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Layering of life insurance policies is a strategy that can allow you to inexpensively decrease your coverage over time. The motivation is that you may consider that you need $1,000,000 of coverage for the next 10 years, and then only need $500,000 of coverage for the following 10 years. Layering of policies allows you to accomplish this.
Term Life Insurance has the implicit assumption that you need a level amount of coverage for a specific amount of time, and after that time you don’t need the coverage. For example, $500,000 of term 20 life insurance will provide you level death benefit of $500,000 for a full 20 years. Similarly, a $500,000 term 10 policy will provide $500,000 of level coverage for only 10 years.
So if you needed $1MM of coverage for the next 10 years and then $500,000 of coverage for the following 10 years, you could purchase a term 20 policy at $1,000,000 and then after 10 years reduce the coverage by half. You’ll have the desired reduction in coverage, but you’ll in the first 10 years you’ll be paying term 20 premiums for half the coverage that you don’t expect to keep for the full 20 years.
A possibly cheaper alternative is to layer a term 10 policy and a term 20 policy, each for $500,000. This gives you a total of $1,000,000 for the first 10 years, but with slightly cheaper premiums (as $500,000 of term 10 plus $500,000 of term 20 is cheaper than $1,000,000 of term 20). After 10 years, you simply cancel the term 10 policy and have the last 10 years of the term 20 coverage remaining.
Some cautions. First, assuming that you need a reduced amount of coverage over time may seem mathematically correct. But in practice, incomes go up, kids can become more expensive, people buy larger homes, etc And all this would be counter to a lowering of life insurance coverage over the years.
Secondly, the price difference between $500,000 of term 10 + $500,000 of term 20 vs $1,000,000 of term 20 may be minimal – it’s small enough that many people will simply purchase the straight term 20 and have the added benefit that if they’re insurance needs do not drop over time then they’re still properly covered. If you’d like to see the price difference, please call our office and we’ll provide these quotes over the phone.
If you assume that you need a large amount of life insurance during your working/family years, then need $0 coverage after that, then term life insurance is the correct choice. However you may determine that you need a large amount of coverage now, but a smaller – but not 0 – amount of coverage after retirement. The least expensive way to do this is through layering term and permanent life insurance coverage.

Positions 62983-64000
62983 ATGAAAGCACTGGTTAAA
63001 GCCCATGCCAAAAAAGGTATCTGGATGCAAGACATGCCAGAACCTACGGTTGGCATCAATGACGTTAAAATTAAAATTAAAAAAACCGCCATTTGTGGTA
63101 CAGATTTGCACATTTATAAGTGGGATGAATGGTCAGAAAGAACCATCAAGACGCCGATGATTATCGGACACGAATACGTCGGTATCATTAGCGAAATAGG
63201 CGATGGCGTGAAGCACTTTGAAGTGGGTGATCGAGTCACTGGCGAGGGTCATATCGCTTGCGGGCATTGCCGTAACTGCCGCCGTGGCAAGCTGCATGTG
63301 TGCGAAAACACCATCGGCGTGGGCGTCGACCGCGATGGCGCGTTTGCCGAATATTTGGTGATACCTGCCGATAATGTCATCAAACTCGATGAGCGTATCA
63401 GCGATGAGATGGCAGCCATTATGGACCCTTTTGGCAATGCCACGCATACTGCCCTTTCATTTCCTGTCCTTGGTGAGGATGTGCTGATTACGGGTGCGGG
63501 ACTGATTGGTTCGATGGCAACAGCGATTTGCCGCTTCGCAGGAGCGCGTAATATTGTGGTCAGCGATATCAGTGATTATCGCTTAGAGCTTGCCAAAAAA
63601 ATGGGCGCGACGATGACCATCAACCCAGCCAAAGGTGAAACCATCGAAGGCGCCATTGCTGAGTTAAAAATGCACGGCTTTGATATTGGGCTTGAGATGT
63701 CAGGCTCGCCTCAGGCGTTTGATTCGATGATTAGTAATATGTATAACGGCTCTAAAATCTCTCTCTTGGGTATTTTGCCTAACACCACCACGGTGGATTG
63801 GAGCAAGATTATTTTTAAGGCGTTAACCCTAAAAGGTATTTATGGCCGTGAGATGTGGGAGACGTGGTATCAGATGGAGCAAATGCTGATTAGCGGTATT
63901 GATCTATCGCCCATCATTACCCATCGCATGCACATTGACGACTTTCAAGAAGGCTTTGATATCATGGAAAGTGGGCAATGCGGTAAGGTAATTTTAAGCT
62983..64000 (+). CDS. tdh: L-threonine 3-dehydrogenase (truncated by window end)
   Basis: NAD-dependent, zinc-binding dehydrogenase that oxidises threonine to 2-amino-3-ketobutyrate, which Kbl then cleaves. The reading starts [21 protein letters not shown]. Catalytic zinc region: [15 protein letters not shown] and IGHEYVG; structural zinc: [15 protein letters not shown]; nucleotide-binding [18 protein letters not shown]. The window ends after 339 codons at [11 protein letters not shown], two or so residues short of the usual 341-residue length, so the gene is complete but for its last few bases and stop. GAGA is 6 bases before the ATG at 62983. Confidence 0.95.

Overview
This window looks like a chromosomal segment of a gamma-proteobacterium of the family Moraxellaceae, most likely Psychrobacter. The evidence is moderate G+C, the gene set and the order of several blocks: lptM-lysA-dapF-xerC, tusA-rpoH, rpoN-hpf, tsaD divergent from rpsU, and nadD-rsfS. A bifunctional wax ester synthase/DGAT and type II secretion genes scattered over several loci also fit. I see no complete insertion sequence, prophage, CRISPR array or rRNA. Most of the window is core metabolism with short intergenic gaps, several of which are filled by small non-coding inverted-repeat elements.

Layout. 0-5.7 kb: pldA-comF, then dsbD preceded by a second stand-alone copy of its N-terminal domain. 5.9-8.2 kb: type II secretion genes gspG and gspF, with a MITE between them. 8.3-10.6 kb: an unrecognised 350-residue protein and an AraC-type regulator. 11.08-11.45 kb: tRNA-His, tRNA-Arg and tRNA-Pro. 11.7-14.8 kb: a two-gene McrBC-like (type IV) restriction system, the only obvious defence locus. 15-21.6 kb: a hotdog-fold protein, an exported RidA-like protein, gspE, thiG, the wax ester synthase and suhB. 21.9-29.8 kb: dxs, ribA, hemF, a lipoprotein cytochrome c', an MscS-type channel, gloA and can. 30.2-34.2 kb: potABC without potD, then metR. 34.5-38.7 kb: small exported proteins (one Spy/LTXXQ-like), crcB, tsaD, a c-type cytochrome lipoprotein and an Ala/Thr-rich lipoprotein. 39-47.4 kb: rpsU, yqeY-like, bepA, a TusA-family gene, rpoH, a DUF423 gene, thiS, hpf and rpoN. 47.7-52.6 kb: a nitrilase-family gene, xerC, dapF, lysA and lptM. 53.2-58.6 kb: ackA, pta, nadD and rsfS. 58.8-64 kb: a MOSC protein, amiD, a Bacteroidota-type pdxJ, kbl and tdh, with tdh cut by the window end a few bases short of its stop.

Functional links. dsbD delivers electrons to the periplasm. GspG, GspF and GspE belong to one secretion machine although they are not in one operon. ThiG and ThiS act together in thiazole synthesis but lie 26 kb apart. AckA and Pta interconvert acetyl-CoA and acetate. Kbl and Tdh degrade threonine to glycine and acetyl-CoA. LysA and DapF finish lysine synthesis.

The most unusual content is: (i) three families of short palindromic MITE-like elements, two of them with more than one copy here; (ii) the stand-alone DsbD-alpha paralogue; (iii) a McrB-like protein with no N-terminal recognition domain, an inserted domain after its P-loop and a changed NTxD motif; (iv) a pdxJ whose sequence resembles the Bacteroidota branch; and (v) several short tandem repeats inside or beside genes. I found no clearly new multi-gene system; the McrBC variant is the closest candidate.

e.g. Say you need $1,000,000 of life insurance for 20 years, then you want $50,000 of coverage after that, for life. Then you can layer with $50,000 of permanent life insurance + $950,000 of 20 year term insurance. Total coverage is $1,000,000 for 20 years, then you drop the term 20 coverage and are left with $50,000 of life insurance for life. The benefit in this layering is that when the term 20 coverage is dropped and you’re left with $50,000 of permanent life insurance – the $50,000 life insurance premiums are locked in for someone 20 years younger than you (since you bought it 20 years ago). And, there’s no medical exam required since again, the coverage is in force.
By contrast, you could purchase the straight term 20 for $1,000,000 and then in 20 years drop the term life insurance coverage and purchase a new permanent policy for $50,000. This has two drawbacks. First, you have to qualify with a medical exam and we don’t know if you’ll be able to do that in 20 years. Certainly our health isn’t generally getting better as we get older. Secondly, and again, the premiums will be more expensive.
Despite the drawbacks, the second approach is what most Canadians take – the straight term 20 policy now and then worry about permanent life insurance in 20 years. This is actually fine as long as your term policy is renewable and convertible. The convertible option guarantees your health and insurability to purchase a permanent policy later in life (generally up to age 71 or so) so with a renewable and convertible term you don’t need to worry about becoming uninsurable in the future and not being able to get a permanent policy. However the premiums of course will be more expensive than the layering option, because you’ll be 20 years older. Most people accept this, with the premise that deferring higher premiums out 20 years (when hopefully kids are financially independent, debts paid down, and we have retirement savings) is better than paying higher premiums now (when we have big mortgages, expensive kids, debts, not enough savings, etc). A renewable and convertible term policy, that guarantees the ability to purchase permanent life insurance means you don’t have to worry about insurability and this becomes strictly a financial ‘pay less now, or more later’ decision – and as I noted, most people prefer the ‘more later’ option.
Now that you understand term layering, you may find our article on Term Stacking of interest – it’s another way to save money on your term life insurance benefits.